A lawsuit filed in Federal court May 25 by two Delnor Hospital nurses held hostage by a Kane County Jail inmate possibly revealed more details about the incident.
The two nurses alleged they were beaten, forced to take off their clothes and held at gunpoint by Tywon M. Salters, 21, and one nurse alleged she was raped by Salters during a 3½-hour standoff May 13, at the Geneva hospital at 300 Randal Road.
Chicago attorney Sean Murray said in a press conference Thursday that a nurse also was injured when a SWAT team officer from the North Aurora Police killed Salters. The Kane County Sheriff’s office and the office of the Kane County State’s Attorney both had stated the nurses were not injured in the standoff, Murray said.
The incident is currently under investigation by the Illinois State Police Public Integrity Task Force. The officer in charge of Salters and the SWAT team officer are both on leave during the investigation.
“The Sheriff does not have any comment as this is an ongoing investigation and now involves pending litigation,” wrote Lt. Patrick Gengler, Kane County Sheriff’s Office spokesperson, in an email. Chris Nelson, spokesperson for the Kane County State’s Attorney, also said the office would not comment on any ongoing investigation or litigation.
The suit alleges that Kane County Sheriff’s officers and hospital security guards slept on a couch, amused themselves on cell phones and watched videos on laptops while supposedly overseeing the custody of inmate Salters. After an unshackled Salters grabbed Loomis’ 9mm service gun, the suit alleges the officer ran away, hid in another hospital room and did not alert hospital staff.
“It was a pattern of conduct with regards to the officers that were supposed to be guarding this inmate that directly led to this incident occurring,” Murray said at the press conference. The nurses’ suit was filed in US. District Court for the Northern District of Illinois against Kane County, Sheriff’s Officer Shawn Loomis and Apex3 Security LLC. The nurses filed the suit under the names Jane Doe I and II.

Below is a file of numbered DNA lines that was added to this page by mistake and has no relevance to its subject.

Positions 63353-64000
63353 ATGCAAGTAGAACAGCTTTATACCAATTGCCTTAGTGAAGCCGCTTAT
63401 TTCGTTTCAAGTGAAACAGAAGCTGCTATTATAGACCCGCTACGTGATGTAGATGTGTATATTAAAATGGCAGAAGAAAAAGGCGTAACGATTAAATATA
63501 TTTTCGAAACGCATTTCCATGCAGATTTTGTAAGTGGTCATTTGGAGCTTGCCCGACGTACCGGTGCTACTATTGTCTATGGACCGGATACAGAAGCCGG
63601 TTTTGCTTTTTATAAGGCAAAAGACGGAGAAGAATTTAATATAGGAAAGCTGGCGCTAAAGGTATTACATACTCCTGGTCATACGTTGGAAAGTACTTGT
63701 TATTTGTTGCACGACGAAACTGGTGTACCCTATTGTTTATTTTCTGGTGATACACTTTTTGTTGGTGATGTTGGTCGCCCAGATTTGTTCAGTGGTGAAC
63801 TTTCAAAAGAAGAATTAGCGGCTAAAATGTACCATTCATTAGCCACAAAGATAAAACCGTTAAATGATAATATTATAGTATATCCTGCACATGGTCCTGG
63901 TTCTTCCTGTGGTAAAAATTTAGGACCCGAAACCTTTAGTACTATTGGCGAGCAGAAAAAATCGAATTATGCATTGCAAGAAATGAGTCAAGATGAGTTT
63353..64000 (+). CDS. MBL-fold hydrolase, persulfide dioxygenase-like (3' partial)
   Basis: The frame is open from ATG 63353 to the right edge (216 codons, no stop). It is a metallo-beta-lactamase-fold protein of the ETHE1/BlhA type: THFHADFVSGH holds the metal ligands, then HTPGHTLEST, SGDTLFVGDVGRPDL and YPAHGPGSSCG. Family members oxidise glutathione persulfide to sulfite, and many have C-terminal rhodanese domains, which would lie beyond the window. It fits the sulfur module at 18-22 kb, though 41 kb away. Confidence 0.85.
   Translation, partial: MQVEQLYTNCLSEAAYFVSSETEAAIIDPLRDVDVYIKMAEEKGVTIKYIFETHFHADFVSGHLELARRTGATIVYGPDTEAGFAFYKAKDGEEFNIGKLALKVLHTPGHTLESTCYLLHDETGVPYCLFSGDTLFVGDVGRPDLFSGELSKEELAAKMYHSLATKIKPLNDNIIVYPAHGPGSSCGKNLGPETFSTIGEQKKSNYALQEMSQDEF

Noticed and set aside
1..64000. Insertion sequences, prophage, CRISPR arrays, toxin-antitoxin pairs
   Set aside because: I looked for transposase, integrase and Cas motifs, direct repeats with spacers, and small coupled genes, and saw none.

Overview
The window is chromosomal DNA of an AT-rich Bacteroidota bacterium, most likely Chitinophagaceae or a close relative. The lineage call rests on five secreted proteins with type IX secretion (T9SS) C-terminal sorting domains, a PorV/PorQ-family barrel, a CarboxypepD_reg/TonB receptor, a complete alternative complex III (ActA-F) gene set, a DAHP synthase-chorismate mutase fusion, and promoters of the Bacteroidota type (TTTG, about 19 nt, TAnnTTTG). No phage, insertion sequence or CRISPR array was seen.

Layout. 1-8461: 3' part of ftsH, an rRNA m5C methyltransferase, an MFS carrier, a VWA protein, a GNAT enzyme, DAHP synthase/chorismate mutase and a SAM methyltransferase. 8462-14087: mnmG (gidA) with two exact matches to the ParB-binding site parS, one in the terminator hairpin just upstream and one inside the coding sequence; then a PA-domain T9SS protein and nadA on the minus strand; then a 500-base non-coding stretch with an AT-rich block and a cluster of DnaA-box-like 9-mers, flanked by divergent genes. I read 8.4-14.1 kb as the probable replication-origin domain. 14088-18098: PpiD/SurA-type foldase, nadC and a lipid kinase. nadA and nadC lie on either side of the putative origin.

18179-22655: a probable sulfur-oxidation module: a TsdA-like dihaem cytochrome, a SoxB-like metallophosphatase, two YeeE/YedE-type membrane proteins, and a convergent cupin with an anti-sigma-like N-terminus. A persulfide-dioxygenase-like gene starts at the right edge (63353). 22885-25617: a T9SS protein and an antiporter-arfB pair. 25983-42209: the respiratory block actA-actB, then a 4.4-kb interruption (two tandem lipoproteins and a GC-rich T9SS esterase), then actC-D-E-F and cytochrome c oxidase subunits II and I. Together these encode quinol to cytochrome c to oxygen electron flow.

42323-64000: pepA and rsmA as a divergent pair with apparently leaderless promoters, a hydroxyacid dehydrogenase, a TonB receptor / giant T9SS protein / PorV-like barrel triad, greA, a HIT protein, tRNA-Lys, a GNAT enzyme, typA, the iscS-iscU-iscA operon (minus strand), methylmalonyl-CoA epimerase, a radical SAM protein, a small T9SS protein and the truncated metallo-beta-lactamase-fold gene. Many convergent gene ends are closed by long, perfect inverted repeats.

The suit gives a timeline with more details than have emerged from the initial Kane County Sheriff’s statement.
Salters was first admitted to the hospital emergency room from the Kane County Jail on May 7 after he reportedly ingested hydrogen peroxide, a cleaning fluid. Salters was “combative with the hospital staff and nurses and had to be restrained,” according to the suit.
“[Salters] was known to be a career felony offender,” Murray said. “He was on suicide watch and on two separate occasions he had harmed himself to get out of jail.”
The second hospitalization occurred May 8, when Salters was admitted after swallowing a piece of a plastic jail-issued sandal. During his six days in the hospital, Salters was supposed to be shackled to the hospital bed while in treatment, the lawsuit said. According to the suit, while Salters was being guarded by sheriff’s officers and hospital security guards, nurses observed an officer sleeping on the couch while on guard. They observed officers removing the shackles on Salters so he could use the bathroom.
The morning of May 13, nurses observed a sheriff’s officer “sitting in a recliner and using his personal laptop computer,” while supposedly guarding Salters, the complaint alleges.